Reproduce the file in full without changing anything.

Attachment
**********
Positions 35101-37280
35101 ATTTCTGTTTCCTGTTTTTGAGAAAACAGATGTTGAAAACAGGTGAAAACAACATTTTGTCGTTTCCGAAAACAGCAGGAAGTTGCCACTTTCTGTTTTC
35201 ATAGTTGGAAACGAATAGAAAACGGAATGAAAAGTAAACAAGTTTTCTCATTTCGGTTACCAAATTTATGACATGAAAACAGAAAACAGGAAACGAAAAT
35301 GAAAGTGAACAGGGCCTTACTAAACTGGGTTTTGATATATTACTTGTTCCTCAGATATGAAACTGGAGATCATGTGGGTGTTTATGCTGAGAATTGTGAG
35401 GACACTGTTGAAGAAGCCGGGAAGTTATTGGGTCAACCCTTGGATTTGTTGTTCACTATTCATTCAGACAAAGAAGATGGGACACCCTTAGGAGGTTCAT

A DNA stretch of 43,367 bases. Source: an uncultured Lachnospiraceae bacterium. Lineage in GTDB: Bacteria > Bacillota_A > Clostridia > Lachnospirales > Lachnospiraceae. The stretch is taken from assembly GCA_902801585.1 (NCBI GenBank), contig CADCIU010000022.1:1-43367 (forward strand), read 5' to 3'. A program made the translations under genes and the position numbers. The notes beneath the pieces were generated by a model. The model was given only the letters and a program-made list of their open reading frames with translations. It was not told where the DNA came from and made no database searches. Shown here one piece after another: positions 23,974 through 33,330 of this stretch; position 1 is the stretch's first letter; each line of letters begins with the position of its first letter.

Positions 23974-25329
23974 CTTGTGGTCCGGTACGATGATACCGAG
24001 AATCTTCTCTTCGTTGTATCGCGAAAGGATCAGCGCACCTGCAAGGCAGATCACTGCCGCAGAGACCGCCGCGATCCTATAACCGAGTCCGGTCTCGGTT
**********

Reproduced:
Positions 35101-37280
35101 ATTTCTGTTTCCTGTTTTTGAGAAAACAGATGTTGAAAACAGGTGAAAACAACATTTTGTCGTTTCCGAAAACAGCAGGAAGTTGCCACTTTCTGTTTTC
35201 ATAGTTGGAAACGAATAGAAAACGGAATGAAAAGTAAACAAGTTTTCTCATTTCGGTTACCAAATTTATGACATGAAAACAGAAAACAGGAAACGAAAAT
35301 GAAAGTGAACAGGGCCTTACTAAACTGGGTTTTGATATATTACTTGTTCCTCAGATATGAAACTGGAGATCATGTGGGTGTTTATGCTGAGAATTGTGAG
35401 GACACTGTTGAAGAAGCCGGGAAGTTATTGGGTCAACCCTTGGATTTGTTGTTCACTATTCATTCAGACAAAGAAGATGGGACACCCTTAGGAGGTTCAT

A DNA stretch of 43,367 bases. Source: an uncultured Lachnospiraceae bacterium. Lineage in GTDB: Bacteria > Bacillota_A > Clostridia > Lachnospirales > Lachnospiraceae. The stretch is taken from assembly GCA_902801585.1 (NCBI GenBank), contig CADCIU010000022.1:1-43367 (forward strand), read 5' to 3'. A program made the translations under genes and the position numbers. The notes beneath the pieces were generated by a model. The model was given only the letters and a program-made list of their open reading frames with translations. It was not told where the DNA came from and made no database searches. Shown here one piece after another: positions 23,974 through 33,330 of this stretch; position 1 is the stretch's first letter; each line of letters begins with the position of its first letter.

Positions 23974-25329
23974 CTTGTGGTCCGGTACGATGATACCGAG
24001 AATCTTCTCTTCGTTGTATCGCGAAAGGATCAGCGCACCTGCAAGGCAGATCACTGCCGCAGAGACCGCCGCGATCCTATAACCGAGTCCGGTCTCGGTT